Avizienis reasoned that failures were either caused by transient conditions or permanent component failures. In order to check for transient faults, STAR would repeat the program segment in which a fault was first detected. If the fault repeated itself, the affected component would be turned off and its spare activated, with the program segment repeated again. All fault detection was by hardware techniques, with error-correcting codes included in the software43. Potentially, STAR could be an "automatic repairman" for the entire spacecraft, if other spacecraft systems used the same concepts44.
 
 
Applications for STAR
 
 
In 1969, JPL began designing a Thermoelectric Outer Planet Spacecraft, or TOPS. In previous inner planet probes, the flight paths were close enough to the sun to enable the spacecraft to use solar cells for power generation. Outer planet missions ranged so far from the sun that solar cells would be inadequate. TOPS would carry radioisotope thermoelectric generators to provide electrical power.
 
 

[
151]
 
Figure 5-3.
 
Figure 5-3. The STAR computer configuration. (From Avizienis, "Design Methods for Fault-Tolerant Navigation Computers" JPL TR-32-1409)
 

[152] Box 5-2: STAR Architecture and Software
 
STAR was a fixed-point machine with a 32-bit word. Using separated components for redundancy meant that they had to be connected on a bus, which had 4-bit bytes as the basic transfer block45. There were 16K words of read-only memory, which Avizienis said consisted of a "braid" of transformers and wires46. Since MIT built the device, the description almost certainly indicates that it was a core rope similar to that used in the Apollo Guidance Computer (AGC). The basic version used two copies of 4K of random-access memory, with up to 12 units attachable. Avizienis forsaw that the memory would have to be reprogrammed in flight on a mission like Grand Tour, so provision was made for that function47.
 
Use of a large word size was not to increase arithmetic power as much as to provide space for error-checking codes. A STAR address consisted of a 16-bit field for the address and a 4-bit check field. The address would be multiplied by 15 (yielding 20 bits), and then stored or transmitted along the bus during an operation. At the receiving end, the address would be evaluated according to the following equation:
 
C(a) = 15-15Ia
 
where 15Ia is the modulo residue of a. Numeric data were handled similarly; the 28-bit operands multiplied by 15 to get a 32-bit word. If the result of the check operation was zero residue, the data or address was correct. If not, STAR issued a fault signal48.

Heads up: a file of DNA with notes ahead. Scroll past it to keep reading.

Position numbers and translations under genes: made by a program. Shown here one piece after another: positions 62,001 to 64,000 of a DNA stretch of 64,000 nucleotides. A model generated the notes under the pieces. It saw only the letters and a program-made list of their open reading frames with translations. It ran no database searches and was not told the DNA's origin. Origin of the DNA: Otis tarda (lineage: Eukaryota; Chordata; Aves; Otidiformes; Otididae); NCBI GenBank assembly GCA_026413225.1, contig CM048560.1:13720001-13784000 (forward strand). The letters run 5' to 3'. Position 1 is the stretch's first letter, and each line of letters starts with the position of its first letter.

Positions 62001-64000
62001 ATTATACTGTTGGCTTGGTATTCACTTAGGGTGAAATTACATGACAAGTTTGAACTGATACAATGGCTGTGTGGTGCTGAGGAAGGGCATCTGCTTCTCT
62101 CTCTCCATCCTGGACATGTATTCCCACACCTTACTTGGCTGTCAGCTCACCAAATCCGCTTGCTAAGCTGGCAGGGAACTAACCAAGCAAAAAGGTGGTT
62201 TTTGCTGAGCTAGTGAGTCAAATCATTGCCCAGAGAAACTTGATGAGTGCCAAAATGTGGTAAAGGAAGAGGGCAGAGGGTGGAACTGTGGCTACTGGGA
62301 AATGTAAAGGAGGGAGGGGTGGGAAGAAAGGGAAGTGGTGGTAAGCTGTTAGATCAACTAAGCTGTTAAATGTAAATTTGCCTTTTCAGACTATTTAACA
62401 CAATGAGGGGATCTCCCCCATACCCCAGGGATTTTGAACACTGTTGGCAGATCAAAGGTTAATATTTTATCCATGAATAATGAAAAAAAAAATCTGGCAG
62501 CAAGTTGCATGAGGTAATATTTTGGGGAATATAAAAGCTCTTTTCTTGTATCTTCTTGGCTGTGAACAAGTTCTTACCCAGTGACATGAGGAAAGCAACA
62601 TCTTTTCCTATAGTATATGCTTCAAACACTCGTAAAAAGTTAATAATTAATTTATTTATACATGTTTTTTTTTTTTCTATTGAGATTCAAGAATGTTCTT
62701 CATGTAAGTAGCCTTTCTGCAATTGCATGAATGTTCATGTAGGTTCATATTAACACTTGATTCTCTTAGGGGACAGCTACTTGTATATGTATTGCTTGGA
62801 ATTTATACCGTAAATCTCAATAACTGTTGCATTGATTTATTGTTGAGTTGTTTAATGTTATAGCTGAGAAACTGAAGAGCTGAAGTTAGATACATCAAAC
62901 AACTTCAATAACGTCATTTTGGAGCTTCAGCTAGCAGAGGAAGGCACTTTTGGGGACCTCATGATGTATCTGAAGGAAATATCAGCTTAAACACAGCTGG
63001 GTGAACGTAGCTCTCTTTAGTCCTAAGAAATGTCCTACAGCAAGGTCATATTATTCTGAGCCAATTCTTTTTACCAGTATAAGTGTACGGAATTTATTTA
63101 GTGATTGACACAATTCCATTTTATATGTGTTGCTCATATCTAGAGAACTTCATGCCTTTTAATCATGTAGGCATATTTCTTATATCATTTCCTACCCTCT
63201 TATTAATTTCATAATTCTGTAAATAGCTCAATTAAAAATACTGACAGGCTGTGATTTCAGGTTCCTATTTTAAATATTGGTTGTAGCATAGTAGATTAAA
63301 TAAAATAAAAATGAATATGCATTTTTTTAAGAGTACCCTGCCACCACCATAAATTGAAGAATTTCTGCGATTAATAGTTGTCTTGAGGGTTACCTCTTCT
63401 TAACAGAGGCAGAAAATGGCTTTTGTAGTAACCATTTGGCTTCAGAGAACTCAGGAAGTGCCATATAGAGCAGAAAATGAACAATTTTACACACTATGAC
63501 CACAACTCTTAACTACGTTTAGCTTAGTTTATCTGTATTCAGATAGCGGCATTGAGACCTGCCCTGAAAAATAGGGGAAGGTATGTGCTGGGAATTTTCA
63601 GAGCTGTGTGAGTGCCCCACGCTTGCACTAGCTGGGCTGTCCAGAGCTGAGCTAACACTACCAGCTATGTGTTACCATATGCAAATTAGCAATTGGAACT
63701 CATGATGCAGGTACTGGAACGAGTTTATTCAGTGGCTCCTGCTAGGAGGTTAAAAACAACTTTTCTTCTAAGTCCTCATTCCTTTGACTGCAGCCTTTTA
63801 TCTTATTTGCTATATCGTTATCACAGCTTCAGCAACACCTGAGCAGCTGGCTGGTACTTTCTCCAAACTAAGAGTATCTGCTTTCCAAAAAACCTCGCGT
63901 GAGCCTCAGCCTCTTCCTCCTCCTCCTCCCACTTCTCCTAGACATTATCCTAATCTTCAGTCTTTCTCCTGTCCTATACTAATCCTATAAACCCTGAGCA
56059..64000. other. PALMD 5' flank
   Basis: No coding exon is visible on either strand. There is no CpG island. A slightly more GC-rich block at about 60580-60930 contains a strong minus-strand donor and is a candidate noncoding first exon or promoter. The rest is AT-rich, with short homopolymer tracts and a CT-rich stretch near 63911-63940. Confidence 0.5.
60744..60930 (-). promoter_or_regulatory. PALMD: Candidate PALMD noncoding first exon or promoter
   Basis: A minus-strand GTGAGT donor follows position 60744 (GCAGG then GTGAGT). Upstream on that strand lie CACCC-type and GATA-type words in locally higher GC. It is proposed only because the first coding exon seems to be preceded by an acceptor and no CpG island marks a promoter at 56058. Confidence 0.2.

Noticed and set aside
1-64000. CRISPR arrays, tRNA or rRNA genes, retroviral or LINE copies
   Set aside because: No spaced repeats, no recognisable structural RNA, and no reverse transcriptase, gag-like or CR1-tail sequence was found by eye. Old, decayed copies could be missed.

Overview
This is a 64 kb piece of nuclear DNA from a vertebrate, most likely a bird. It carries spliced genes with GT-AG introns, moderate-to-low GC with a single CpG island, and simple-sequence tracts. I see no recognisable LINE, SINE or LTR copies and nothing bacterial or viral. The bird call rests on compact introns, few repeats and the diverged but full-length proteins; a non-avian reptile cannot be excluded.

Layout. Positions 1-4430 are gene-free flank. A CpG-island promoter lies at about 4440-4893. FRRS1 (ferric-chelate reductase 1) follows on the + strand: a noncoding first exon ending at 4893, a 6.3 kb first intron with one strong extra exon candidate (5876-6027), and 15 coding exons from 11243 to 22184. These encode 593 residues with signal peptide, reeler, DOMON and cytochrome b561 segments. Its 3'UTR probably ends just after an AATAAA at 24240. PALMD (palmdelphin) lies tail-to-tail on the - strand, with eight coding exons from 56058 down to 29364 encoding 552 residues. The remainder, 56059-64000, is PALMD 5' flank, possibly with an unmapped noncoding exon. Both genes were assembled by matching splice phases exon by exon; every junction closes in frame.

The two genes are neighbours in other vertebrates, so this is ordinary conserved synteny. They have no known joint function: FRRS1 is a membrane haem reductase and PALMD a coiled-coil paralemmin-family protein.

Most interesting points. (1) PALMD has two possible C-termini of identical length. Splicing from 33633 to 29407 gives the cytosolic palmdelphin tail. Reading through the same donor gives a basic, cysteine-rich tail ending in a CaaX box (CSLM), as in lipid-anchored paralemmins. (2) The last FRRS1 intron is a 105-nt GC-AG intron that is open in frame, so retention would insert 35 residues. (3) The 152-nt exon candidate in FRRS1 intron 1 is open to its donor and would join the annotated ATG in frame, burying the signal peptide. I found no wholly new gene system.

STAR had three control signals. One was the common 1-megahertz CLOCK signal. RESET indicated a return to a standard initial state. SYNC signaled the beginning of a new 10-step instruction cycle49. If a fault was detected, the computer would return to the last SYNC point and begin executing instructions from there. If the 10 instructions after the SYNC were executed successfully, STAR sent a new SYNC signal.
 
STAR's read/write memory units were different in that they would recognize either their hard-wired name or an assigned name50. In this way, if a memory unit and its backup copy failed, another memory unit could be assigned its name, loaded with the appropriate data, and then act like the original memory unit, thus avoiding the necessity of changing all the addresses in the software. When an instruction appeared on the memory in (MI) bus, the memory unit that had that address put its contents on the memory out (MO) bus, and the Arithmetic Processor or other component loaded it in for processing51.
 
[153] The heart of the STAR was the Testing and Repair Processor, or TARP. Whereas the other components of STAR had either one or two unpowered spares, the TARP had three active versions and two inactive spares. Functions of the TARP were to maintain the rollback points to which the software returned after a failure detection, to diagnose failures, and to check itself. Each time an error check was made, TARP's three units would vote. If all three or two of three indicated a failure, then the TARP issued an unconditional transfer to the rollback point. In the case of a 2-to-1 vote, the dissenting unit was considered failed, and was shut off as a spare was activated52. Another TARP disagreement caused the last spare to be activated. On the third TARP failure, one of the previously shut down units would be reactivated, so that there were always three TARPs in action at any given time. Avizienis thought that since most failures would be transients, it would be safe to reactivate a unit. After all, if it disagreed again, it would be shutdown.